Julia Levesque was trying to give the snowman arms, typing as she looked at the image on her screen to make sure the limbs were positioned correctly. But something went wrong and the illustration’s torso shifted off to the side. She started again — this time labeling each line of numbers and symbols so she could keep track of her code.
Levesque, 17, of East Longmeadow, joined students around the world last week in an event called the Hour of Code, a program designed to make computer programming more interesting and accessible. She and her classmates at Mount Tom Academy — an alternative high school at Holyoke Community College — were among the millions of students participating this year.
Conceived by the Seattle-based nonprofit organization Code.org, the event promotes basic coding skills through simple tutorials. The event coincided with the nationwide Computer Science Education Week, which aims to highlight the importance of computing — particularly among a young audience.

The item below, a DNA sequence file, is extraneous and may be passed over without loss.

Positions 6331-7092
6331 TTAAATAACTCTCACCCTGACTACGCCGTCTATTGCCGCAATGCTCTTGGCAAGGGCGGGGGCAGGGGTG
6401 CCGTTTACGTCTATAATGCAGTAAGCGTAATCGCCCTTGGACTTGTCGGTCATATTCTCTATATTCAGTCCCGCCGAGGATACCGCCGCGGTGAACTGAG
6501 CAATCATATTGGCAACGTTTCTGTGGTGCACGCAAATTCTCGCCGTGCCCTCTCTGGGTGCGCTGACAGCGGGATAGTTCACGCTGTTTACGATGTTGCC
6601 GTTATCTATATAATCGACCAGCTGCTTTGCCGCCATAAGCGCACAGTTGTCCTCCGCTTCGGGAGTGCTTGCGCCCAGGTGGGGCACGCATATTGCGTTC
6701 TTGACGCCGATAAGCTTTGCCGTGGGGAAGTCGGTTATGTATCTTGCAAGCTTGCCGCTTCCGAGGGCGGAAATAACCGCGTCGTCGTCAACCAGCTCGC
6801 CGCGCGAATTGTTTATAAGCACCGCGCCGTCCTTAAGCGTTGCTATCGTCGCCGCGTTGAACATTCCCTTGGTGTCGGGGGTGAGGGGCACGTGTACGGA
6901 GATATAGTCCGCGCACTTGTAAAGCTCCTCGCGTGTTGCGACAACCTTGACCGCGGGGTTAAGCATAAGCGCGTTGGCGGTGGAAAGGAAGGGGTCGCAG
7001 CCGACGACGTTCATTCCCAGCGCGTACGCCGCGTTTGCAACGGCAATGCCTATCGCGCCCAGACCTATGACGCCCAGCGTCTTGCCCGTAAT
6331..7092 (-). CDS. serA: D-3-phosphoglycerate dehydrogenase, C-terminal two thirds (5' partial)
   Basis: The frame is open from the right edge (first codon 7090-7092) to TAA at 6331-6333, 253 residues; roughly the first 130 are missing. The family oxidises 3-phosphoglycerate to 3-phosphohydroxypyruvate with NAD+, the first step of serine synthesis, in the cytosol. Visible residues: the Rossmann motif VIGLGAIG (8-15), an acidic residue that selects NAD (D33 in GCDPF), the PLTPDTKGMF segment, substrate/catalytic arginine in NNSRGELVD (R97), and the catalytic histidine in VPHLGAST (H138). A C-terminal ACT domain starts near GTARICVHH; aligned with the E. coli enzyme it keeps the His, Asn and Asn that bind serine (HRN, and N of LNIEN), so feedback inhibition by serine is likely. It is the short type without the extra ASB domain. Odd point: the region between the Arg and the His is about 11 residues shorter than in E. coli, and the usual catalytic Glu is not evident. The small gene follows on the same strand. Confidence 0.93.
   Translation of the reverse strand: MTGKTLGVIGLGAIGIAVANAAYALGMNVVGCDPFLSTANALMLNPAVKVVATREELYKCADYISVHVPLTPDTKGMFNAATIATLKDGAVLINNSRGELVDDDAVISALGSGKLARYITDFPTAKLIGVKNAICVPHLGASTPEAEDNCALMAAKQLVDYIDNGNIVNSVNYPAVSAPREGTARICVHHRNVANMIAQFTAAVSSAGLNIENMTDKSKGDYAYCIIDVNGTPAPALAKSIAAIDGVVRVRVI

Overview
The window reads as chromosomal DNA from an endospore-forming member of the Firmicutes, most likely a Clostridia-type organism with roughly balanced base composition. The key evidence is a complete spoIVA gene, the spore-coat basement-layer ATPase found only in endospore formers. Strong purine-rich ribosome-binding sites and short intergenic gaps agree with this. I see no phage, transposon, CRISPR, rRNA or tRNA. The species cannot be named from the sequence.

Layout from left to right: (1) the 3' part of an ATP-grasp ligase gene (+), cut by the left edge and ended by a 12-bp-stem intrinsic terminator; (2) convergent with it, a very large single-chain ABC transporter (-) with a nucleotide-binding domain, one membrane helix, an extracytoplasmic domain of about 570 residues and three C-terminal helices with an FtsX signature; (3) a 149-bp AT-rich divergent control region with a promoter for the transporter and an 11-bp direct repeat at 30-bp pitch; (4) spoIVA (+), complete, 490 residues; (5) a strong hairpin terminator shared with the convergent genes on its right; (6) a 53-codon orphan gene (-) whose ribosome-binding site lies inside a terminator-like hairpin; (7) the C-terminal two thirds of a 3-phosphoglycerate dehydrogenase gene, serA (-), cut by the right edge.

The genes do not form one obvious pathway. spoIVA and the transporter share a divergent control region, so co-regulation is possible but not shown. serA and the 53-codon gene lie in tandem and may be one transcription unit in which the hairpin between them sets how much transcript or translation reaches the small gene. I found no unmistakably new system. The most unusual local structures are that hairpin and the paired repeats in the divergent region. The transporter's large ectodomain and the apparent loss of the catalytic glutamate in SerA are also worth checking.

At first, Levesque thought the activity would be boring and too difficult. But she was pleasantly surprised.
“Just the word ‘coding’ — that doesn’t seem like something everyone can do. It seems hard and complicated,” Levesque said. “But when you do it, you can see the rules and how it works together, so it’s easier than you think.”
She and her peers spread out around their classroom, testing a number of different online coding tutorials. Levesque picked sessions that involved drawing, as she’s interested in art. Other students chose more game-oriented activities.
Mount Tom Academy teacher Barbara Cheney, who admitted she had little background in coding herself, told her class that the point was to begin exploring the technology they use every day.
“Myth: code is mysterious and inaccessible,” said Cheney, of Northampton. “Computers are predictable, consistent and deterministic.”
Mount Tom senior Zach Laprade, 18, of Southampton, was working with Teddy McCormick, 20, an engineering student at Holyoke Community College, on an activity that involved making two-dimensional creatures chase a hero.
“It’s easier than I expected it to be,” Laprade said.
Zach’s mother, Gwen Laprade, 53, has a background in computer science and was there to assist students. In this day and age, she said, computer programming skills are becoming a necessity. Even for those who don’t work in the field, having an understanding of programming can make using software easier — an important skill given how integrated technology has become in our lives, she said.
“I’m on the computer a lot, so if I get a job doing computer stuff that could be fun,” said Adam Abely, 16, of Belchertown. Like his classmates, he said he found the online tutorials easier and more enjoyable than he had expected.